Communication these days happens at the speed of thought which means that exchanges of ideas that would once take laborious writing, printing, and distribution can now happen with the push of a few keys. It’s important to remember these days that any writing (even the traditional dead tree kind) is now just one part of a larger conversation and like any good conversation half of it should be spent listening and giving the other person permission to talk.
This may come as a shock but I am not the end-all of knowledge on any given topic. A bigger shock may be that neither are you. The world is a big place and a lot of it is online these days. Many, many voices have something to contribute.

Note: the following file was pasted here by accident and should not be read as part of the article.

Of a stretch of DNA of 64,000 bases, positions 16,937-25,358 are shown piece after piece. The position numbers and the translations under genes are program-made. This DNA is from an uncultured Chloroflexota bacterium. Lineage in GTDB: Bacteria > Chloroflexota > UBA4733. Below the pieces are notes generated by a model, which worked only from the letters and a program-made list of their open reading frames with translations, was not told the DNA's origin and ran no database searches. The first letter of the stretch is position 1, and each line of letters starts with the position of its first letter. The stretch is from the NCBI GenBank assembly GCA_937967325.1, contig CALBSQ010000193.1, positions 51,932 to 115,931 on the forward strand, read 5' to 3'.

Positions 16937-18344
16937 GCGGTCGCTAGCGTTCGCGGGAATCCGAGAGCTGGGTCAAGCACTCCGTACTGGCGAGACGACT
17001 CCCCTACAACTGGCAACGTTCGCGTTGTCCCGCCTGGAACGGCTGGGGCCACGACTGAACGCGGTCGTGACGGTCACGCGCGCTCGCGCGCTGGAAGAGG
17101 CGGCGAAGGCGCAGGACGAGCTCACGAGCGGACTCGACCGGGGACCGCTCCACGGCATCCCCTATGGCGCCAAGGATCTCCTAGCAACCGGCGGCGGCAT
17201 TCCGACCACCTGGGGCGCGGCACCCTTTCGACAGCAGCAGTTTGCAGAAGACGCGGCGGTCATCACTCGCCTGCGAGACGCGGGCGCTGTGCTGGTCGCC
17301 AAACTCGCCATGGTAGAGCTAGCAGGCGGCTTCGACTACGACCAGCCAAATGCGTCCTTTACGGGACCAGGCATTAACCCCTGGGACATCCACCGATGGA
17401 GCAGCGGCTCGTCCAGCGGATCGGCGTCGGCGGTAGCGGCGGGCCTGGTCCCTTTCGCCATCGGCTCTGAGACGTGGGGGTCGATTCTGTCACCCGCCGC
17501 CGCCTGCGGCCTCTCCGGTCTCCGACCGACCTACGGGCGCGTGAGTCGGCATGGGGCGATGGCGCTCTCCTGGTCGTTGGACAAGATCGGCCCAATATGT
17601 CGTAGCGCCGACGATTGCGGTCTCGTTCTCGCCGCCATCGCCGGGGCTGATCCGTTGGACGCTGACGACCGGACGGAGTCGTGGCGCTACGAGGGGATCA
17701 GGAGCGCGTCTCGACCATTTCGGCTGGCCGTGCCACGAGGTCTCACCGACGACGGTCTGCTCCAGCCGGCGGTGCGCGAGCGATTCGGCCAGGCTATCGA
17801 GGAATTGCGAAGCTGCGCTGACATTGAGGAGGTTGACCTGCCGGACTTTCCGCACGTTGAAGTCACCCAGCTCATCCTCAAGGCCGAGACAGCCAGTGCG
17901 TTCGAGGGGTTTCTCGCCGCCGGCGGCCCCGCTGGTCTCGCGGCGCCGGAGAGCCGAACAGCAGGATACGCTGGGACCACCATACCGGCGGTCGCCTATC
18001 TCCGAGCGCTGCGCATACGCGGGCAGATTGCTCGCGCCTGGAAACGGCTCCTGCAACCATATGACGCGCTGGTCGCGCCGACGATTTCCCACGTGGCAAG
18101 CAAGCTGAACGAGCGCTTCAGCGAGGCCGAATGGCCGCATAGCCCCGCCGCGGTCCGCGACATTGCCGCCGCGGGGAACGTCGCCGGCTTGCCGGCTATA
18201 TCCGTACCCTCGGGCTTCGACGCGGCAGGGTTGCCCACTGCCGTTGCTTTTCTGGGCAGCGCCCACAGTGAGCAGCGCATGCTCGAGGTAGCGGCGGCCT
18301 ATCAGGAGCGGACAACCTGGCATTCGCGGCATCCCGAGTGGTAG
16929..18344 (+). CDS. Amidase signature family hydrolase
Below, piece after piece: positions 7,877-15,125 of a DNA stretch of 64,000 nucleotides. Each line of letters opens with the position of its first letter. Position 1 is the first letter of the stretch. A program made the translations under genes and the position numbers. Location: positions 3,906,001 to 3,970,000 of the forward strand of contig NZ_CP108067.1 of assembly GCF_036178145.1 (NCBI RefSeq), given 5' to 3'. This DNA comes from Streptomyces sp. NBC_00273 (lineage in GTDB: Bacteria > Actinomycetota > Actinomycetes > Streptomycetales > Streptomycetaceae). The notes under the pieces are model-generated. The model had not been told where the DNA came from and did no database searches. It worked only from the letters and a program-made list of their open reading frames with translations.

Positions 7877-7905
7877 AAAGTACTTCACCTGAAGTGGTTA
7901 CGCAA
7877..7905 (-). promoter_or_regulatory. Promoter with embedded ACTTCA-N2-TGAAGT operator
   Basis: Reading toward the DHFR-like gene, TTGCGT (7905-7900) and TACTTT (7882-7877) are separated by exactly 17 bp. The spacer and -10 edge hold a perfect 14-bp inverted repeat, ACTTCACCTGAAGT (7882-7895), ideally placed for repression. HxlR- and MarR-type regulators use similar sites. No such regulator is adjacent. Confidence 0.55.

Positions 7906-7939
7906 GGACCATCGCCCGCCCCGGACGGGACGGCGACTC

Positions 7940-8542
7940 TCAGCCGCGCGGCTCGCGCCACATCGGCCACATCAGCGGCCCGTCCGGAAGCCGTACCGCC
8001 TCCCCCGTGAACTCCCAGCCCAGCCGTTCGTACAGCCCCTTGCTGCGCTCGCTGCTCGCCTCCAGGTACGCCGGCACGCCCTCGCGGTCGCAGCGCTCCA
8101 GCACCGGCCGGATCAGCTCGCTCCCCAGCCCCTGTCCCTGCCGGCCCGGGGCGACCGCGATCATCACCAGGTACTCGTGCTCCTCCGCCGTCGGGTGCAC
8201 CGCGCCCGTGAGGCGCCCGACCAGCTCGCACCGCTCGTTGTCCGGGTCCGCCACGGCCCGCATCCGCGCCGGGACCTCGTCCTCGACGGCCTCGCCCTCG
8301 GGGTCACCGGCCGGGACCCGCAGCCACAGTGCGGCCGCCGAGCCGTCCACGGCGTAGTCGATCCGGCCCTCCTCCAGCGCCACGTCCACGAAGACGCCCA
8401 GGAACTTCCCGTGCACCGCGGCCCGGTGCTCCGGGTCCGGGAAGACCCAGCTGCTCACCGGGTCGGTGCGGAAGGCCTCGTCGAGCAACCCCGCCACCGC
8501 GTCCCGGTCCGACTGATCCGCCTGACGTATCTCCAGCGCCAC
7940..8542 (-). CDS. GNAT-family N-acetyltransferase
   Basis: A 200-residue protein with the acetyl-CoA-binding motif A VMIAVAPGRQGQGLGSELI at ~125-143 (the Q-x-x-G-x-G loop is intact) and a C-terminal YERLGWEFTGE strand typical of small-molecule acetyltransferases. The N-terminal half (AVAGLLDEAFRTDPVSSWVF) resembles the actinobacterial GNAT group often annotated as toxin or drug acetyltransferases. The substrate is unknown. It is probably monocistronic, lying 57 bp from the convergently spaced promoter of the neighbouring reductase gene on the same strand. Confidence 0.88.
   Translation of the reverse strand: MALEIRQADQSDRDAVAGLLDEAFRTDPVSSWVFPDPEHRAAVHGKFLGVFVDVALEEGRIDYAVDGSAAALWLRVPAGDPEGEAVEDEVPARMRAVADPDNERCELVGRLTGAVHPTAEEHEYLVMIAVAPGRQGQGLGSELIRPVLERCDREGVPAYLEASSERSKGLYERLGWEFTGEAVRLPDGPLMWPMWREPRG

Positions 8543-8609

Here are a few things I’ve learned in the last five years of writing SFL:
1. Expect some percentage of people to misunderstand you, disagree with you, and outright despise you. There are a few in every crowd.
2. Anticipate that some fights are not worth having. Don’t be this guy.
3. Having done 1 and 2, go ahead and invite both commentary and criticism. Just put it out there that you want to listen. Asking people to fix what they think you got wrong with your ideas is the fastest way to start a conversation.
4. Lastly, don’t let it get you down. If your point is thoughtful and your writing is solid more people than not will appreciate your effort — even if they disagree.
So say your piece. Make your point. Then prepare to listen large once you’ve started the conversation.